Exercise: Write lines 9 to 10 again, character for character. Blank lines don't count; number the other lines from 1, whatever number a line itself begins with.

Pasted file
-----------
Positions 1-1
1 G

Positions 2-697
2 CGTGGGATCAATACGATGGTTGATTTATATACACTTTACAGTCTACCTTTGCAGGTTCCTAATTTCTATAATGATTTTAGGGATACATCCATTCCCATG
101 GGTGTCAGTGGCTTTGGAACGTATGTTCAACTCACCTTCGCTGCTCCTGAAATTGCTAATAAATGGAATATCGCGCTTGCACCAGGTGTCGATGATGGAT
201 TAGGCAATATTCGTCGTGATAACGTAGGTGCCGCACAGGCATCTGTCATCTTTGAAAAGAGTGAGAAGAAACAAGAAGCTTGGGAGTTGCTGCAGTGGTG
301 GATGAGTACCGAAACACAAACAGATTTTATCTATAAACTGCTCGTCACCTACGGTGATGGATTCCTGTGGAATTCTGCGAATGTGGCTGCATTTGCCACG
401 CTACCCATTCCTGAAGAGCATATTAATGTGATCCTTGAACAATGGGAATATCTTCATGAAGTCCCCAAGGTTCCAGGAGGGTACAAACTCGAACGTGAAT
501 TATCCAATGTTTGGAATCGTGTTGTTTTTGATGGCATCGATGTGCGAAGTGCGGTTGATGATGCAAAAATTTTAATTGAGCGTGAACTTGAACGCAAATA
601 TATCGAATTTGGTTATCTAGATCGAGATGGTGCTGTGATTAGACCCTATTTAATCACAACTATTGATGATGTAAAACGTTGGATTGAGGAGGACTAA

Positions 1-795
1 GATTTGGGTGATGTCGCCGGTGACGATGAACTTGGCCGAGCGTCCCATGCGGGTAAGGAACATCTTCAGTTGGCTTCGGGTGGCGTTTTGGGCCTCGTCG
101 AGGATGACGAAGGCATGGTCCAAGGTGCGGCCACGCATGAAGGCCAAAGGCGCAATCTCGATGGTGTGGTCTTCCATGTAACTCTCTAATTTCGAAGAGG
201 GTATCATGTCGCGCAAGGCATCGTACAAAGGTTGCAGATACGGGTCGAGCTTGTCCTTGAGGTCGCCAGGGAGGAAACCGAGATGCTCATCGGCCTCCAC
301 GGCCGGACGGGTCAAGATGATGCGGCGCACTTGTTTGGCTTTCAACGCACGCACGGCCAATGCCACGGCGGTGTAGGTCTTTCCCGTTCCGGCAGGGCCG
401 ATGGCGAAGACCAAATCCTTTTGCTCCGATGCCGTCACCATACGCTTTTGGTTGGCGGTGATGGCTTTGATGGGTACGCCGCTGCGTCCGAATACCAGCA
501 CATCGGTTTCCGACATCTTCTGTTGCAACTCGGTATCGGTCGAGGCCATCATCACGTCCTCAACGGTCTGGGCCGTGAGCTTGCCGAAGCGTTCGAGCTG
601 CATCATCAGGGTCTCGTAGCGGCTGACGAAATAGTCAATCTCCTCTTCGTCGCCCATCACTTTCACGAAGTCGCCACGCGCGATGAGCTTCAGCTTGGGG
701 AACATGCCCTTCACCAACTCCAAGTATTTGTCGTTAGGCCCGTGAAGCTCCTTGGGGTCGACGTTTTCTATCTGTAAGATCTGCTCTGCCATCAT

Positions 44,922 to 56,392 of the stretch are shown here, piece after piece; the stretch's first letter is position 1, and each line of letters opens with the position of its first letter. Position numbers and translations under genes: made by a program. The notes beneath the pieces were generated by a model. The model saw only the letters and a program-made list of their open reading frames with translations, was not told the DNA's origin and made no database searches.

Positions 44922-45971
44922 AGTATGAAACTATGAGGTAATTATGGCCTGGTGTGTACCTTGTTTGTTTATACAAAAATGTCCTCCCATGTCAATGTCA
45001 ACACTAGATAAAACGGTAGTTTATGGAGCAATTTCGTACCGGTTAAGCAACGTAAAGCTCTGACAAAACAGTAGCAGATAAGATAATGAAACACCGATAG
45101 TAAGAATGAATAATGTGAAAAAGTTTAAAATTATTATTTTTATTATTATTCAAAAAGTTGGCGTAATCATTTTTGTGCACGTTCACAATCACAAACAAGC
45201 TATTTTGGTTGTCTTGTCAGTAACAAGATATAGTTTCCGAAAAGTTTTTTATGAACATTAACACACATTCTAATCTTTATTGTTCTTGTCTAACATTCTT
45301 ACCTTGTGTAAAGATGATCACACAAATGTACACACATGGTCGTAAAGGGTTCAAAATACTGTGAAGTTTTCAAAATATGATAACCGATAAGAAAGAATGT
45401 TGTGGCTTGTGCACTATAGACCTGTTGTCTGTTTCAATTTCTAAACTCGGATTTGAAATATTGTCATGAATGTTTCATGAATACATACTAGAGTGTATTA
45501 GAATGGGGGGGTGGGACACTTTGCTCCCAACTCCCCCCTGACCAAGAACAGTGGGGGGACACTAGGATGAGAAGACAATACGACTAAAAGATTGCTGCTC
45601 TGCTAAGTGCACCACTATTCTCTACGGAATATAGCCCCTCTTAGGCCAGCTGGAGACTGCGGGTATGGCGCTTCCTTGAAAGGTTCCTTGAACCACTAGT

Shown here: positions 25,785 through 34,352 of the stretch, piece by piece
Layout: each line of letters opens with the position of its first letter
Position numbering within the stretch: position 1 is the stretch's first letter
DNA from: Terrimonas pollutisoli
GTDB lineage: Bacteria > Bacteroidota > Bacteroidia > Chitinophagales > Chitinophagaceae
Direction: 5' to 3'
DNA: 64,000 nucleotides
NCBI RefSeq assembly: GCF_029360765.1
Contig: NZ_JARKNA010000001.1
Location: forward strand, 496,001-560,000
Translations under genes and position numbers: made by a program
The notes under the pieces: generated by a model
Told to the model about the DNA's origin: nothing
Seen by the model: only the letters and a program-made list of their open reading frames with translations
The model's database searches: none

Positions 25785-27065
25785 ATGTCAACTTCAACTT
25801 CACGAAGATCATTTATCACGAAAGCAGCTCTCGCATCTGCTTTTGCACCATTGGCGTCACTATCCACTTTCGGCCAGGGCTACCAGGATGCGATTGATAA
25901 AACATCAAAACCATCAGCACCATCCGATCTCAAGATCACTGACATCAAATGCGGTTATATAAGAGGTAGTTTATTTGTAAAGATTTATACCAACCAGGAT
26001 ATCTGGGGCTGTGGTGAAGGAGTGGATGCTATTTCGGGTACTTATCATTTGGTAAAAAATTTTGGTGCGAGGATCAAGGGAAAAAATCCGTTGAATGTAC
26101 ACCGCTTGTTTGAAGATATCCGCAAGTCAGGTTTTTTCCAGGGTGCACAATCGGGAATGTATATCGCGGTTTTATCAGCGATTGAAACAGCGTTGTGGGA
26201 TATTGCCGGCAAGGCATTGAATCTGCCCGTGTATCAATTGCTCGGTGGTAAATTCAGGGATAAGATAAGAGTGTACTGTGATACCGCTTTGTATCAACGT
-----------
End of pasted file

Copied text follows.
501 TATCCAATGTTTGGAATCGTGTTGTTTTTGATGGCATCGATGTGCGAAGTGCGGTTGATGATGCAAAAATTTTAATTGAGCGTGAACTTGAACGCAAATA
601 TATCGAATTTGGTTATCTAGATCGAGATGGTGCTGTGATTAGACCCTATTTAATCACAACTATTGATGATGTAAAACGTTGGATTGAGGAGGACTAA